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August 24, 1990 - Image 18

Resource type:
Text
Publication:
The Detroit Jewish News, 1990-08-24

Disclaimer: Computer generated plain text may have errors. Read more about this.

cialization — created an at-
mosphere of klal Yisrael (the
peoplehood of Israel) that
was readily apparent from
the heartfelt applause.
One crescendo of cheers
followed another. While the
big delegations such as
Detroit, Chicago, Los
Angeles and Philadelphia
were given their due, special
cheers rang out for a few
others.
There was, for example,
Amy Goldman of Charlotte,
N.C., and Justin Kaplan of
Memphis, Tenn., their
states' only representatives.
There was Barbara Barend
and Nancy Koster, who
made up Holland's delega-
tion.
But the warm feelings
were not limited to the ac-
tion on the Palace floor.
An Oak Park family,
Stuart and Mardi Bobkin,
got to know a Southfield
family, Seymour and Janet
Wander, because the
Wanders are first cousins to
Lester and Eileen Sherman
of Akron, Ohio, whose son
Bob is being hosted by the
Bobkins. The families met
and sat together at the open-
ing ceremonies.
While the three families
were meeting, Lisa Wander,
a daughter of Seymour and
Janet, was relishing the
news that an Israeli friend
she had met during a trip to
the Jewish state had accom-
panied the Israeli delegation
to Detroit.
"It just shows you how our
Jewish people, thanks to
God, are all over the world,"
Mrs. Wander said.
That certainly was true for
Leonid Givental Ind Vicky
Keslacy.
Givental moved to Detroit
from Vilnius, Lithuania,
three months prior to the
Games and said he was look-
ing forward to meeting a
fellow Vilnian, Richard
Fikhmanas, chess coach of
the Lithuanian delegation.
The huge Jewish crowd
and the playing of the hora

18

FRIDAY, AUGUST 24, 1990

by the Scarlet Brigade had a
special significance for Mrs.
Keslacy.
The West Bloomfield resi-
dent, who came with hus-
band Bob to the Detroit area
from Israel 14 years ago,
said she came in part "to see
all these Jewish people.
"I started crying when
they played the hora because
I grew up on a kibbutz. It
was a very emotional expe-
rience for me."
She said she read through
the names in the Israeli
delegation and hoped to
learn whether Zohar
Nahmias of the Israeli team
was any relation to an
Israeli police officer with the
same last name whom she
had known.
Although it was still early,
many Jewish teens, both
athletes and non-athletes,
male and female, were prov-
ing themselves quick studies
as far as socialization was
concerned.
They wasted little time in
engaging in the time-
honored activity of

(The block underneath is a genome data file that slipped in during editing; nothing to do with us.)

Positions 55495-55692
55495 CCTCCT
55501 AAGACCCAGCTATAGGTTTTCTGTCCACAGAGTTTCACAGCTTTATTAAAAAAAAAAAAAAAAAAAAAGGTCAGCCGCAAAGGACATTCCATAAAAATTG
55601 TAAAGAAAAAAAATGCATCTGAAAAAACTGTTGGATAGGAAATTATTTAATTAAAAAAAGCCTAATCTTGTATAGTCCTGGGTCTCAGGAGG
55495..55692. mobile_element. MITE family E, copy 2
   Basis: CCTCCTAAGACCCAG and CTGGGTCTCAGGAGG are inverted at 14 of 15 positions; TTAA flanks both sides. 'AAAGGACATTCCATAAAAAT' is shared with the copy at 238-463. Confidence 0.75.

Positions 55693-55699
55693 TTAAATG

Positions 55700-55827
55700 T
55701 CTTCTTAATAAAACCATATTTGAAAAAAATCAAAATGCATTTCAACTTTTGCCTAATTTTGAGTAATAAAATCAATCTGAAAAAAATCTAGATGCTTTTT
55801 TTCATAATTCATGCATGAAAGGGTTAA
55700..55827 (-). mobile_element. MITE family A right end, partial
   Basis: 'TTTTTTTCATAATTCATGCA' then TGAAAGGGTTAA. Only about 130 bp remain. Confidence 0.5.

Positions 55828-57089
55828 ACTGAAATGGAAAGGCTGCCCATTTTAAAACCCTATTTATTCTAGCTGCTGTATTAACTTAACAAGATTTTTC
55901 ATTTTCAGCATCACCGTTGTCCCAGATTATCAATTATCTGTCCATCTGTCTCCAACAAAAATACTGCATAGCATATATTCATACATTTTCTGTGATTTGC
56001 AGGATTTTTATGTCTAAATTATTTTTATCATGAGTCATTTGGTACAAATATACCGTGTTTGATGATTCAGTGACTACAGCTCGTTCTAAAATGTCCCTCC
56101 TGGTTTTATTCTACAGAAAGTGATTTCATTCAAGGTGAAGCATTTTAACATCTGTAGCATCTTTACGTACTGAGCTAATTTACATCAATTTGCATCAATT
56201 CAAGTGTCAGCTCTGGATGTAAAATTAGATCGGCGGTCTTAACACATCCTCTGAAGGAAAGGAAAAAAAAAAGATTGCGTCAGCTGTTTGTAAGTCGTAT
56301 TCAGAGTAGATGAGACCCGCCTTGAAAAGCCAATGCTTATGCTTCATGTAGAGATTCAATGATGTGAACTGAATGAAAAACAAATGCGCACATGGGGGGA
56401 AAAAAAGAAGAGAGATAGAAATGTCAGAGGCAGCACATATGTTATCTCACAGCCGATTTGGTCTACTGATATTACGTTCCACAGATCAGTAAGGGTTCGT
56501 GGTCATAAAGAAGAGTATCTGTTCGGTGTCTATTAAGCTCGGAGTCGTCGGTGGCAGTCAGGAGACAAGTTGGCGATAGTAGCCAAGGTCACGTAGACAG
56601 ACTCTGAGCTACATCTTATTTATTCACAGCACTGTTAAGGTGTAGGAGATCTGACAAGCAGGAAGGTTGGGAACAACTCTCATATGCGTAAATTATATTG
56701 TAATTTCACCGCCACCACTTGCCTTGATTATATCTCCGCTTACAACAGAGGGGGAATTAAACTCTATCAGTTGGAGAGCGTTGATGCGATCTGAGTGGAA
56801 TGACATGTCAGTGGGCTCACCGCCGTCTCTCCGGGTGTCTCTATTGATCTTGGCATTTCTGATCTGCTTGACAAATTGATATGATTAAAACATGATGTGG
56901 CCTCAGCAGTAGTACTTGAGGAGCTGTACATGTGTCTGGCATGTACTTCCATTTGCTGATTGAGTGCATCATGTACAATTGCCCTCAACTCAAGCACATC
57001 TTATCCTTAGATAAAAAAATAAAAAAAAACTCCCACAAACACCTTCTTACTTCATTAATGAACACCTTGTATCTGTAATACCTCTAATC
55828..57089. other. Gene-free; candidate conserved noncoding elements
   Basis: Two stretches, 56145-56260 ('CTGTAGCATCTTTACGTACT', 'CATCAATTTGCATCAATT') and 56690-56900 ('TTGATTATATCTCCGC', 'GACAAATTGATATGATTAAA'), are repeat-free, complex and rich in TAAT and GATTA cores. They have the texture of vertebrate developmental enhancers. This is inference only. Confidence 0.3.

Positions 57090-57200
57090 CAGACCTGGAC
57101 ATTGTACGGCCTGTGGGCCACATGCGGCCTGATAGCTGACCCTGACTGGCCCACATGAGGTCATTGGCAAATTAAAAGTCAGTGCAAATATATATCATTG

"checking qut the other
delegations," as Detroit
tracksters Aaron Weitzman
and Scott Reizen of West
Bloomfield put it.
Weitzman and Reizen,
both of West Bloomfield,
were spotted outside on the
Palace parking lot where
delegations assembled prior
to the parade.
During the ceremonies in-
side, two other tracksters,
Alain Mazaud and Troy
Rosenthal of Philadelphia,
were strolling around the
Palace concourse, munching
slices of pizza as they check-
ed things out.
Torch lighters Robert
Kamins, 16, and An Nessel,
17, took their torches, march-
ed through the center of the
Palace floor and ignited the
Maccabi flame. The torch
sputtered a bit at. first, but did
finally ignite, adding another
level of chill to the already ex-
cited crowd.

Above:
Camp Maas dancers
open the Palace
festivities.

Left:
Howard Larky (left) and
David Hitsky carry the
colors of !um/ and the
United States as they
lead the Detroit
contingent into the hall.

Below:
Games coordinators
Barbara, Jay and Beth
Robinson get a rare
chance to sit down and
enjoy what it took 18
months to put together.

Both boys were chosen to
light the flame because they
were competing in their
sixth games. Robert, a
swimmer and Ari, a soccer
player, were members of the
Detroit team that competed
in Columbus when 11-year-
olds were eligible.
"I felt a real sense of ex-
citement and elation,"
Robert said. "I didn't feel
any pressure or anything. I
was just very proud to light
the torch and proud that all
of these people from all over
the world came together."
"This is really wonderful,"
An added. "You are here
with your friends, and even
if you don't know most of
these people, you feel like
you are competing against
friends."
As soon as the torch was
ignited, the folk music group
"Gemini" took to the stage,
singing "Simon Tov." Lights
were dimmed and beams
from flashlights brightened
the upper stands. Down
below, the Palace floor
became a sea of dancing,
mingling athletes.
The Games had begun,
capping months of work by
JCC's Dr. Mort Plotnick, his
staff and countless vol-
unteers. ❑

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